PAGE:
chapter  3
Grace Davie and Religious Literacy
Undoing a Lamentable Quality of Conversation
WithAdam Dinham
Pages 14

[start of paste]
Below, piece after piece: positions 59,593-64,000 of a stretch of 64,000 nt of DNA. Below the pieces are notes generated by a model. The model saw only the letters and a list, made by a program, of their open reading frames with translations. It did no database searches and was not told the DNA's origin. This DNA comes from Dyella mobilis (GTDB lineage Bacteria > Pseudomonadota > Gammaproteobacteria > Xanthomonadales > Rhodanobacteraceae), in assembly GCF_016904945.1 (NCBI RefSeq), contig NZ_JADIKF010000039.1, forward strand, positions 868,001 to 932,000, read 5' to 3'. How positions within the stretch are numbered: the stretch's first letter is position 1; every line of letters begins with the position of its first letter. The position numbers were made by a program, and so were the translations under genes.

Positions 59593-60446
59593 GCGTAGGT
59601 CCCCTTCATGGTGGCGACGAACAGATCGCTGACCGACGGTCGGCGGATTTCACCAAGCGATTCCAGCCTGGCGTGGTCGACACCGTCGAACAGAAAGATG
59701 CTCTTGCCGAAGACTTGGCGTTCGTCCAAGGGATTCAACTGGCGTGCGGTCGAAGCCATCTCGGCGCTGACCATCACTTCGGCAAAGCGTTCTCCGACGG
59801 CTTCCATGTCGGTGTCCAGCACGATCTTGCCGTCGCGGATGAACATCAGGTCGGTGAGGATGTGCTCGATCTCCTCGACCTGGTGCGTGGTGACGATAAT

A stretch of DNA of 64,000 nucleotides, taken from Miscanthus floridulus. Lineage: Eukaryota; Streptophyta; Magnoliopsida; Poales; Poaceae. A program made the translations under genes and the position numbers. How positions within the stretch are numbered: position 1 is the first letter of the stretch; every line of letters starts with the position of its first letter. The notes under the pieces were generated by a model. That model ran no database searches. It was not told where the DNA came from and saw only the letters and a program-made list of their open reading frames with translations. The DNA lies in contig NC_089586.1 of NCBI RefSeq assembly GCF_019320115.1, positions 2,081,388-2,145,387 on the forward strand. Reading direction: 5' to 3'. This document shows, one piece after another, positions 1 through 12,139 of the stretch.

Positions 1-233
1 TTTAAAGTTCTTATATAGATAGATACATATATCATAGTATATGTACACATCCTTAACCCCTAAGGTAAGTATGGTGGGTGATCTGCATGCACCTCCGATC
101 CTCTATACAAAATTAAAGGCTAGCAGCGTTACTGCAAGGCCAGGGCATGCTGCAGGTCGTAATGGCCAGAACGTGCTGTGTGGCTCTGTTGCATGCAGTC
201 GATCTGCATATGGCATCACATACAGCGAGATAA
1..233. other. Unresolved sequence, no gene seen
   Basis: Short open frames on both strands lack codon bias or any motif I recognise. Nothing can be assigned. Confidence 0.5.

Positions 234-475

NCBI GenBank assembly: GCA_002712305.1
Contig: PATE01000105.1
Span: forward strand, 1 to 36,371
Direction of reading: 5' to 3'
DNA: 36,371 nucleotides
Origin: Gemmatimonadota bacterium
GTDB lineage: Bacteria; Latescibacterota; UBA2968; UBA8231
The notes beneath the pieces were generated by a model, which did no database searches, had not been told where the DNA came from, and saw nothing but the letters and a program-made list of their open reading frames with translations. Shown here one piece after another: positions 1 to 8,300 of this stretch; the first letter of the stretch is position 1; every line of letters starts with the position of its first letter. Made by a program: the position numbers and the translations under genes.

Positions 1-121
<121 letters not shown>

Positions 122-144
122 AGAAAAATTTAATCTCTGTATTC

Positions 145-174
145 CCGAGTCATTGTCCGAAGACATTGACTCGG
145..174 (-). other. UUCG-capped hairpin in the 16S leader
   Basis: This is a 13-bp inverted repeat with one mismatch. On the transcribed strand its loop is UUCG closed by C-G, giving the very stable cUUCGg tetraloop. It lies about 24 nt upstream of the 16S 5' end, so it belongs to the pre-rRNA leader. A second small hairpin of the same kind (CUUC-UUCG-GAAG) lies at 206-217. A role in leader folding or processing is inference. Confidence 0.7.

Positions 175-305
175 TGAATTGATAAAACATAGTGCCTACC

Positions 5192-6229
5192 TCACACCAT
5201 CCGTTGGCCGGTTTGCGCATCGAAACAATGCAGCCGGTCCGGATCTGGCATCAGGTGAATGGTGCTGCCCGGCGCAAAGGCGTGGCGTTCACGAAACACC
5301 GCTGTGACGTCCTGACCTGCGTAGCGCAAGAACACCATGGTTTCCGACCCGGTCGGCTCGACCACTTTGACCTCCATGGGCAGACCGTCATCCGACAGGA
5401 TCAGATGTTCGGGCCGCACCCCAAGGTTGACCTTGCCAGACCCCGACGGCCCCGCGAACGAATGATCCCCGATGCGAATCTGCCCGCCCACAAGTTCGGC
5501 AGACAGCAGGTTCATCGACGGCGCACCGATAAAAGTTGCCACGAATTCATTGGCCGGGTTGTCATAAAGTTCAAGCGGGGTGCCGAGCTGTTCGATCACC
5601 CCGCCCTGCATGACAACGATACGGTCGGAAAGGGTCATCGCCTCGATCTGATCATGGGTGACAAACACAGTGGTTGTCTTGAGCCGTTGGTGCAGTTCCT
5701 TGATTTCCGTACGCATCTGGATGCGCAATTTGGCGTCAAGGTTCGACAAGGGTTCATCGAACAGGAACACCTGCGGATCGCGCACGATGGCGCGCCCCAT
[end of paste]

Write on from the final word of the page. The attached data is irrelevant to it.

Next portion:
Davie quietly cautions against over-extending distinctions, and over-operationalizing the ideas, despite the temptations to both. Accompanying this insistence on perspective and nuance, Davie also demonstrates a deep commitment to the real and the ordinary. Davie adds another crucial layer, encapsulating the institutionalization of religious illiteracy in policy-making contexts. Davie reminds us, however, that we must get the reality in to perspective. Davie helps bring this down to earth in at least three key arenas. Davie notes that religion has an increasing presence in welfare, mainly due to a lack of money coupled with increased demand. Alongside, Davie draws attention to public anxiety about whether or not it is appropriate for religion to be involved in welfare. Again, Davie has picked this up 'off the page' in support of recent work with the Religious Literacy Programme on a new large-scale research project on religious literacy in health and social care.